Medical Pharmacology Chapter 33-34: Anticancer Drugs
Nelarabine is a relatively recently FDA approved purine analog (2005).1,8
Its clinical indication is for treatment of T-cell acute leukemia (T-ALL) and T-cell lymphoblastic lymphoma (T-LBL) not responding (or relapsed) after a minimum of two previous chemotherapy protocols.
Nelarabine (6-methoxy-arabinosyl-guanine) has the distinction of being the singular guanine nucleotide use clinically.1
When used in the treatment of acute T-cell leukemia about 1/5 (20%) of patients exhibits complete responses.8
The underlying mechanism of action is similar to previous purine analogs that require activation by sequential phosphorylation steps.
Ultimately, ara-G upon phosphorylation to ara-GTP is incorporated into DNA, thereby terminating DNA elongation resulting in DNA synthesis inhibition and cell death.8
DNA synthesis is inhibited with increasing concentrations of intracellular deoxyguanosine.
However, the short half-life (t1/2) of plasma deoxyguanosine, due to rapid deamination catalyzed by purine nucleoside phosphorylase (PNP) highly concentrated in erythrocytes, make this agent unsuitable as a drug.
Ara-G (9-β-D arabinofuranosyl guanine), an analog of deoxyguanosine resists PNP catalyzed deamination but exhibits limited solubility.
Nelarabine is related to ara-G given that it is a soluble prodrug, due to its 6-O-methylated moiety.
Therefore, nelarabine is a prodrug of ara-G and is converted to ara-G by the action of the enzyme adenosine deaminase (ADA).
Ara-G is phosphorylated to ara-GTP using to enzymes, deoxycytidine kinase and deoxyguanosine kinase.
Ara-GTP upon incorporation into DNA results in termination of DNA elongation and subsequently to DNA synthesis inhibition and cell death.
Depletion of deoxynucleotides needed for DNA synthesis is also mediated by ara-GTP through inhibition of ribonucleotide reductase (RNR).
The likelihood of a clinical response to nelarabine treatment is significantly dependent on adequate nelarabine uptake and significant accumulation of ara-GTP by the target leukemic cells.
Nelarabine is administered by the intravenous route of administration.1
Nelarabine, a prodrug, must be activated for realization of his neoplastic activity.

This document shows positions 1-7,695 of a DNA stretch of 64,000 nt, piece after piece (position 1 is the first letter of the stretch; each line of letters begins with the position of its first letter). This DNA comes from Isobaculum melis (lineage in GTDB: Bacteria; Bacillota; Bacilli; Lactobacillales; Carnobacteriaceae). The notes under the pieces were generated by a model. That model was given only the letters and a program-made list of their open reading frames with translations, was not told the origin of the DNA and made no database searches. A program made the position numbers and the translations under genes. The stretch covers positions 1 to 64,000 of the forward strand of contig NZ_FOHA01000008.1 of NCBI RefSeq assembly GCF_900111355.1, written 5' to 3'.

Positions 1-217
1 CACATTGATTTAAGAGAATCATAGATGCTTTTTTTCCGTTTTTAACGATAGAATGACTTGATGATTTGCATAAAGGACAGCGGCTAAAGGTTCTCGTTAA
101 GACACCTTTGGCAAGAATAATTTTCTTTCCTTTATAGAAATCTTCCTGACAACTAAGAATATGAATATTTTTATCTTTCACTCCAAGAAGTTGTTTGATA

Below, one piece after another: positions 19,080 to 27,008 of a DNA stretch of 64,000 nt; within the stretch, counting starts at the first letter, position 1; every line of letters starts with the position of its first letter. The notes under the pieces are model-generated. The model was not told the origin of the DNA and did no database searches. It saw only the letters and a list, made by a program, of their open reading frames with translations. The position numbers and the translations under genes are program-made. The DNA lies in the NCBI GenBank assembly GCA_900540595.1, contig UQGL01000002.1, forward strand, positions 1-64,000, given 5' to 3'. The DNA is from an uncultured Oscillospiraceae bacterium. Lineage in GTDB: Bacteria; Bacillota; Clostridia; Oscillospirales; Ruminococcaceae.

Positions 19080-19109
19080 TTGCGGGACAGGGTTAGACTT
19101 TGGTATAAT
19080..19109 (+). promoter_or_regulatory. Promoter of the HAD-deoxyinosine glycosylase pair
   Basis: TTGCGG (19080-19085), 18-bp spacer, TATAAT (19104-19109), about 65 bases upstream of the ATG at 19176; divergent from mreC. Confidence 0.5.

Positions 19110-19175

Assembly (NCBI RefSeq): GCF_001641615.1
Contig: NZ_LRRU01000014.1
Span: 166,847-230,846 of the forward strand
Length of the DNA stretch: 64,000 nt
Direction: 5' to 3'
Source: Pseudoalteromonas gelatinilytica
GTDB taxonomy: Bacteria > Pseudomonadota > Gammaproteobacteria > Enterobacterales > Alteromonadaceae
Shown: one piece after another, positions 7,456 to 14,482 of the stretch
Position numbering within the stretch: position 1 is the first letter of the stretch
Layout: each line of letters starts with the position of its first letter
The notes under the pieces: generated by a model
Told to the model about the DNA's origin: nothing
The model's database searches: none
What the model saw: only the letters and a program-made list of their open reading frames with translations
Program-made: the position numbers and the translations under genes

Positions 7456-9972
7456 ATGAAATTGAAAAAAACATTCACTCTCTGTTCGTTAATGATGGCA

The initial step in activation is an enzyme catalyzed removal of a methyl group resulting in ara-G which is phosphorylase resistant.
The half-life (plasma t1/2) of ara-G is about 3 hours.
Ara-G is transported into tumor cells and then activated by deoxycytidine kinase and deoxyguanosine kinase to a triphosphate form, ara-GTP.
This metabolite is incorporated into DNA, terminating its synthesis.
Nelarabine as well as ara-G are mainly eliminated by metabolism to guanine.
Renal excretion is responsible for a small elimination fraction; however, in cases of significant renal dysfunction, nelarabine administration should be accompanied by careful clinical assessments.1
The major nelarabine toxicities are associated with central nervous system (CNS) effects.
These effects include:
Obtundation (reduced alertness) and
Uncommonly, ascending myelopathy may occur exhibiting sensory and motor loss along with posterior column changes noted on MRI imaging.
With respect to most common adverse effects, malaise, headache, somnolence, nausea, fever, peripheralneuropathy and myelosuppression have been reported.
Notable neurologic events (grade 3 or 4) appear to occur with a frequency of about 10% to 15%.8
The primary clinical use for nelarabine is in the treatment of individuals with acute lymphoblastic leukemia and lymphoblastic lymphoma (LBL).
In the case of patients exhibiting relapsed or refractory T-cell malignant disease, response rates are relatively low, ranging from about 20% in pediatric patients to about 30% in adults.
Some patients may be candidates for stem cell transplantation treatment.8